Research on accessibility in e-commerce sites has shown that about 73% of e-commerce websites have link compliance issues. This, in turn, affects a subgroup of users who find it hard to use or access links to navigate website data and resources.
Users find it frustrating when it’s hard to locate links to navigate a website, making them incapable of completing a purchase or locating a product. About 9% of websites have compliance issues when maintaining a sufficient contrast ratio around the surrounding text. Furthermore, it might likely lead to visual impairments for users who frequently use technology, i.e., screen readers.
This article will provide readers with three best practices for making Links Accessible to users:
- Identify links to screen readers by using convenient markup (9%of sites fail)
- Incorporate adequate contextual information to dispatch the purpose or destination of connections (67 % of sites fail)
- Utilize visually distinctive link styling (9 % of sites fail)
Identify links to screen readers by using convenient markup (9% of sites fail)
Users who need screen readers to start navigating e-commerce websites should ensure that all website links are correctly identified as [link] at the website’s markup language since devices can recognize them as navigational components.
This practice can be applied using native HTML elements, i.e., <a> tag with a valid [href] attribute. Native HTML presents a more straightforward approach that is often supported by older tech. When utilizing HTML, link text needs to be placed in an <a> element, including a valid [href] value with the link destination.
Links recognized by ARIA attributes mainly designed for users who have disabilities need to be marked with a [role=” link”] attribute in situations where a webpage element acts as a link leading to a separate webpage area of the website.
If no ARIA attributes are included, screen readers will look between HTML <a> elements- where a visible text label was located initially. ARIA labels help implement links in a nontraditional manner like in an <span> element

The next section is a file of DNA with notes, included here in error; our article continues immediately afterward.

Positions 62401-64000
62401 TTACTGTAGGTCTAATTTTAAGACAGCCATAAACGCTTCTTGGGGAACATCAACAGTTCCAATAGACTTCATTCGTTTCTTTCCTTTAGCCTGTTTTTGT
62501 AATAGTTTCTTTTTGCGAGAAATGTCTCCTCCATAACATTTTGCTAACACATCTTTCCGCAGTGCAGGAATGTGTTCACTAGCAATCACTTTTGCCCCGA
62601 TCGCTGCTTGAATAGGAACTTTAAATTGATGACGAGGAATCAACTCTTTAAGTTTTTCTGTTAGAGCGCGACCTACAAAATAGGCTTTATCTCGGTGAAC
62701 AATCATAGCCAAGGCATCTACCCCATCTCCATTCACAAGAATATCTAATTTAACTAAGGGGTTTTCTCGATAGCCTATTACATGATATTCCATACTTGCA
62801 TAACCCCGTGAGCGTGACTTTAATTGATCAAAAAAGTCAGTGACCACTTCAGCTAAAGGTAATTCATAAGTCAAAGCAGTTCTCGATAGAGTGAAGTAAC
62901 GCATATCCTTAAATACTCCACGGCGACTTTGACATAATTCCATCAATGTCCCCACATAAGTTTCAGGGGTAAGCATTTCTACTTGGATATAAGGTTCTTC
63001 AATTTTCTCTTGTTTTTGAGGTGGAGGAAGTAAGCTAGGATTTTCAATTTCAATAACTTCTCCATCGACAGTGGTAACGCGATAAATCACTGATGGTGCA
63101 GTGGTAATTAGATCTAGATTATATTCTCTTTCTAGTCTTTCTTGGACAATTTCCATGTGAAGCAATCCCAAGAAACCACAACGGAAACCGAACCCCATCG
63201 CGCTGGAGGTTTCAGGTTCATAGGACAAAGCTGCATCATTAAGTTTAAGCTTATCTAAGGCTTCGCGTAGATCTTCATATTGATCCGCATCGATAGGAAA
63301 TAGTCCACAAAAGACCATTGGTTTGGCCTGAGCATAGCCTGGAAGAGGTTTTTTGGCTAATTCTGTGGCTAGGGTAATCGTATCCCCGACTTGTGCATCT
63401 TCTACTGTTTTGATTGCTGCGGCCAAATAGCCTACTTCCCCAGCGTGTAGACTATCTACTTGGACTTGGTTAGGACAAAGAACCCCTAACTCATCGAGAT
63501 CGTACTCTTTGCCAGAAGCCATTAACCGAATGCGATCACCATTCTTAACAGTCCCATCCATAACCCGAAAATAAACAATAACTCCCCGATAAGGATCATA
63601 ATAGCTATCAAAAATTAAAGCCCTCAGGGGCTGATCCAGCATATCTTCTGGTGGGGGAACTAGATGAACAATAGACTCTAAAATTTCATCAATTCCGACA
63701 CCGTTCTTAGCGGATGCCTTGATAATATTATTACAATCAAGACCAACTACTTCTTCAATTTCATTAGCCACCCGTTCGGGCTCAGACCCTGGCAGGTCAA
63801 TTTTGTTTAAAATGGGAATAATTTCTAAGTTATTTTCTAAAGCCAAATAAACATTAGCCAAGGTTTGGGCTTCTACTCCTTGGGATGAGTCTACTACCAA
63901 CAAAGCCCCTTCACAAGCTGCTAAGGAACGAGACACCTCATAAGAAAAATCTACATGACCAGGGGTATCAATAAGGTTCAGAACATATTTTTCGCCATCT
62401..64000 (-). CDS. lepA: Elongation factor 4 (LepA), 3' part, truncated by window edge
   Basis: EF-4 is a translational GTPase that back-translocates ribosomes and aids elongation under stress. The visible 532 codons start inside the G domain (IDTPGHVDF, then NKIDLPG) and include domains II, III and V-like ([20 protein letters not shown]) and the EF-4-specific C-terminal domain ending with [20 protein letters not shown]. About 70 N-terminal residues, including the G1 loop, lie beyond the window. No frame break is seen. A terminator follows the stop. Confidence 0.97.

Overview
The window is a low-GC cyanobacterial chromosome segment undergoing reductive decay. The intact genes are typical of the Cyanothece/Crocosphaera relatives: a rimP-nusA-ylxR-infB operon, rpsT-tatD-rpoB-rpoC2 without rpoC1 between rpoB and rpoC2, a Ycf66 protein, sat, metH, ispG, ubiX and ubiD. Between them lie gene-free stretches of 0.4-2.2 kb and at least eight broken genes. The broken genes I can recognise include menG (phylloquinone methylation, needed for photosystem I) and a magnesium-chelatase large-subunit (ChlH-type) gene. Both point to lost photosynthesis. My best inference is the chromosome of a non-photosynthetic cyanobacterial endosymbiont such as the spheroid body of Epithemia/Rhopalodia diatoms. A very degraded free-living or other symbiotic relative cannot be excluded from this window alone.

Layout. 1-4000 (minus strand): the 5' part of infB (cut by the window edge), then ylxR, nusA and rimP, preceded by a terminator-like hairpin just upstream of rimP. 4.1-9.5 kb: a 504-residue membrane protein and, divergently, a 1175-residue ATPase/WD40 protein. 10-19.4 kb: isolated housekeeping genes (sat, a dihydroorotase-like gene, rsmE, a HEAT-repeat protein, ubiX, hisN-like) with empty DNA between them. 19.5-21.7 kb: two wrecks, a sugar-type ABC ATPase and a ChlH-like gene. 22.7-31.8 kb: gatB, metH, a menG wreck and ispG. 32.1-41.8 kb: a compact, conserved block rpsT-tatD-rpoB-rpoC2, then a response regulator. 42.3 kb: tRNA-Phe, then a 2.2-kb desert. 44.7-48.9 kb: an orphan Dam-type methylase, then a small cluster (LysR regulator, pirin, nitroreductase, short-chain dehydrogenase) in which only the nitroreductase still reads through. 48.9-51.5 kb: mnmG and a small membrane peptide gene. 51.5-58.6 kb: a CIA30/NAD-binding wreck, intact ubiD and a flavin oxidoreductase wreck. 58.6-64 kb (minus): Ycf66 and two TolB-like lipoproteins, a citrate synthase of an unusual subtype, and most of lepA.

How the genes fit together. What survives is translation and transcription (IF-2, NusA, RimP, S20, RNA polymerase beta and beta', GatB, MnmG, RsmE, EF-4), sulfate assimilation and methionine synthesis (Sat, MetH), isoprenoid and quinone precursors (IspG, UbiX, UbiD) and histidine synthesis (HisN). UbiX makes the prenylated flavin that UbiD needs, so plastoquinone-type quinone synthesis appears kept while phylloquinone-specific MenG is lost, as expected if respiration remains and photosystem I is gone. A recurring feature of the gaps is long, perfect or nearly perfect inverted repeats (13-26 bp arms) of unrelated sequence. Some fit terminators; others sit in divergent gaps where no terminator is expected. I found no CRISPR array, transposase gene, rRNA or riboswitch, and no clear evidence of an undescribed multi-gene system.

In addition, using a shortened or much readable URL. i.e., written down in short links or plaintext) this can completely replace the requirement of link titles or act as an alternative.
Incorporate adequate contextual information to the purpose or destination of links (67% of sites fail)
Sighted users take in a lot of visual elements of links all at once; however, people using screen readers depend on listening to the link description that is announced to make navigational decisions. The same case applies to people with impairments once they come upon lists of links. Sometimes the text may lack necessary contextual data.
It’s like when a site has numerous links labeled See More or Details back-to-back on a webpage that sighted users might be able to contextualize hinged on the surrounding visual links.
Ensuring link labeling stays constant across the website, especially in cases where multiple links lead to one destination. Such an example is avoiding labeling links as Men’s Clothing in one area, and Men’s Apparel in another, and both links lead to the same area.
Depending on the contextual placement, similar titles can lead to radically different destinations. When this happens, context-independent labeling that doesn’t depend on nearby visual data needs to be applied.
Link titles written in all capital need to be avoided since screen readers can’t read the total words but spell them out letter by letter.
Utilize visually distinctively link styling (9% of sites fail)
Even if visually impaired users are being assisted by assistive tech, users with poor eyesight or color blindness still need visual cues to identify or navigate links on websites.
Users with low visual acuity have a hard time identifying links on a site. This means links are implemented so that they are visually distinguishable from different site text or elements.
The most accessible means to achieve the effect is for the link text to maintain a ratio contrast of 4.5:1. So when it isn’t understood, it can still be identified as a unique character somehow, or it can also be regarded as separate from the surrounding text.
Although color blindness comes in various types, changing the color depending on whether the link destination has been previously seen can differentiate links.
Since links play an essential role in enabling users to navigate a website, ensuring that its link accessibility is seamless is crucial. The goal is always to make it easier for screen readers to indulge in the same experience as the rest.